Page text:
Johnny Got His Gun
Joe awakens from his drugged state already tapping "SOS" again. After a moment, Joe stops tapping as he realizes that he has a new day nurse. The new nurse's footsteps are different; she seems lighter, shorter, and more buoyant. Joe expects her to immediately inspect his mangled body and then possibly weep or run out of the room in disgust. Instead, she places her hand on his forehead in a way that no one else has—without fear or disgust.
Joe prepares to tap to the new nurse, but before he can, she opens his shirt and moves her finger repeatedly over his chest in a design. Joe concentrates and realizes that she is tracing the letter "M." Joe nods his comprehension and she traces out "MERRY CHRISTMAS." Joe joyously signals his comprehension and life bursts in on his mind: the memories of Christmas, of his mother reading "Twas the Night Before Christmas," of his mother reading the story of the baby Jesus from the Bible. Joe retells the story of the birth of Jesus in his mind, in his own words. The story ends with Mary hugging her child close and feeling "pain and fear" for the baby as the angels and wise men approach.
Joe is full of hope as he realizes that his new day nurse is attuned to his need to communicate. Joe begins slowly tapping "SOS" again. The nurse tries different ways of making him more comfortable to see what he might be asking for. Joe shakes his head in response to each attempt and the nurse stops and waits. Joe taps again and the nurse taps his forehead tentatively. Joe nods excitedly and the nurse leaves the room. He knows that she has understood and he feels triumphantly happy, realizing that he has, in a way, just risen from the dead. Joe prepares himself for the crowds of hospital people who will want to see him "talk." But the nurse returns with only one man. The man's heavy finger taps on Joe's forehead, "WHAT DO YOU WANT?"
Chapter xvii and xviii cover the visit of the new day nurse, whom Joe imagines idealistically from her footsteps and her way of touching him. The new day nurse's capability to understand appears indistinct from her youthful footstep, just as the old day nurse's stubbornness and perfunctory care seem inextricably linked to her heavier, slower carriage.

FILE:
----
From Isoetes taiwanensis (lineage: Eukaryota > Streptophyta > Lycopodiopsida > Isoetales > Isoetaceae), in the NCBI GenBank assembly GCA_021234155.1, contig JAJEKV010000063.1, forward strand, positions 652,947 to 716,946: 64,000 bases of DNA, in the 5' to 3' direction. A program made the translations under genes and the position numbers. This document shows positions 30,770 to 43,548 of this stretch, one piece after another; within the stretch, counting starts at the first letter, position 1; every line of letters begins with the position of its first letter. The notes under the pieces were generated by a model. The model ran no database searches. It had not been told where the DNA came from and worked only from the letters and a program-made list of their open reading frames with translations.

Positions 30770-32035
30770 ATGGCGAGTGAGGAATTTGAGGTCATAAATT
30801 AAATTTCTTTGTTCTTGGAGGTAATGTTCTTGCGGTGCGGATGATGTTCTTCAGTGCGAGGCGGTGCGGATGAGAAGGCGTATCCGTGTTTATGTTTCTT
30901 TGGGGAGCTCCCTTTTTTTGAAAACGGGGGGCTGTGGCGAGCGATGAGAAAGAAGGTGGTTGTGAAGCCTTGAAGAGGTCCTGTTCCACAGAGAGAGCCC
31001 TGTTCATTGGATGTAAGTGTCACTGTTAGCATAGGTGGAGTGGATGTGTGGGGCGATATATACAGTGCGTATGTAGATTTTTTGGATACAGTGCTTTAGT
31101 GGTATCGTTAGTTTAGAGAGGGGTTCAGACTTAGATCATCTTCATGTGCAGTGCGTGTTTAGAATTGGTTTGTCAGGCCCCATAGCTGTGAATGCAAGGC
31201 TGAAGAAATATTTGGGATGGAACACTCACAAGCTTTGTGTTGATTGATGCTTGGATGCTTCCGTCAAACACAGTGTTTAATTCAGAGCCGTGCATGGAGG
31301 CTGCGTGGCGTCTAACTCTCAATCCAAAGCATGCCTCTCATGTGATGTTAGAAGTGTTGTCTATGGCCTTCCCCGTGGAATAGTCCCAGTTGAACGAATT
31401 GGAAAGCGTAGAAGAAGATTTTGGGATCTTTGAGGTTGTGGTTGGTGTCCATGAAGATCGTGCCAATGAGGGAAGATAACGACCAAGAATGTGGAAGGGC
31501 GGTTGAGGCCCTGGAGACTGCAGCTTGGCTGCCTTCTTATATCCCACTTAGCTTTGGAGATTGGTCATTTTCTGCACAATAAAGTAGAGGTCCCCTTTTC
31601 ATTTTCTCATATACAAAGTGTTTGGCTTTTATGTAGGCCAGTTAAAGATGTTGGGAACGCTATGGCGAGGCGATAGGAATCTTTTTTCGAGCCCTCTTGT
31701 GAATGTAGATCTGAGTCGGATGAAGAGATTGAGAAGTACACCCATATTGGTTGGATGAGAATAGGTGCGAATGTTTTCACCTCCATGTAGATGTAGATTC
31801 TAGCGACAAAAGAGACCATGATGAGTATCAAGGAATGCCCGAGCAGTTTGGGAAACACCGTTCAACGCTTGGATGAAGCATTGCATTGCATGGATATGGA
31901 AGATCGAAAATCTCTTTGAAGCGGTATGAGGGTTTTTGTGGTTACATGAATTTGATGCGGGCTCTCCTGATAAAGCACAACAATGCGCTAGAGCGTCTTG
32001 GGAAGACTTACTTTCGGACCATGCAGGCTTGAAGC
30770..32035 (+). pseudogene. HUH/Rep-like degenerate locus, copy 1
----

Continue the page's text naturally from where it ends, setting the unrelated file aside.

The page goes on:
There is an emphasis on learning in these chapters as Joe learns how to communicate. Up to this point, he has taught himself the idea of using Morse code to communicate, but here he listens in addition to speaking, as he learns the nurses' form of communication—tracing letters on his chest. After the nurse slowly teaches him to understand the letter M, he is able to teach her that he, too, is making letters, by using Morse code. Therefore, Joe's initial triumph is not simply a matter of finding someone who understands him, but is partially the result of his own personal growth, his own learning curve.
The nurse's "MERRY CHRISTMAS" message occupies Joe's mind for the remainder of Chapter xvii. His Christmas memories and his retelling of the baby Jesus story establish this chapter as one of rebirth for Joe, especially when we remember that Joe's own birthday falls in December. This theme of rebirth contributes to a sense that Joe's memories seem newly whole. For example, Joe's memory of the complete "Night Before Christmas" poem stands in contrast to the scraps of other poems and books he is unable to remember at the beginning of Book II.
Joe's remembered version of the Biblical story of the birth of Jesus contains modern, realistic detail. The most important departure from the original story, however, is Joseph's and Mary's growing fear as the truth of Jesus' destiny and their destinies begins to bear down upon them. This retelling evokes Joe's own feelings about his participation in the war. Joseph, Mary, and Jesus are portrayed as a happy family who do not experience fear until the outside world encroaches upon their life, just as Joe was happy until the worldly events of the war interfered. In the same ways that Joe believes that abstract words like "liberty" are not worth the price of losing one's life, he imagines Joseph and Mary seemingly ignoring the abstract honor of their son's destiny and fearing for Jesus' suffering to come. The retelling is also prescient about the precondition of suffering to the position of prophet and savior: Mary seems to know that Jesus will undergo much suffering before becoming the Messiah. In this way, Chapter xvii foreshadows Joe's image of himself as a "new messiah" in Chapter xx because of his extensive suffering.
The narrative of Chapter xviii brings us to euphoric heights with Joe so that the anticlimax of the nurse's return with a single man and his terse question—"WHAT DO YOU WANT?"—appear devastating. Joe's ecstatic vision of himself as having risen from the dead, or having been reborn, is undercut by the lack of similar wonder in on the part of the nurse and the man she brings back with her. The man instead treats Joe with the disinterest that accompanies everyday events. The tone of the question, revealed in the man's aggressive tapping, could also suggest that Joe's consciousness is not unknown to the man, and that others see Joe's assertion of that consciousness as bothersome.
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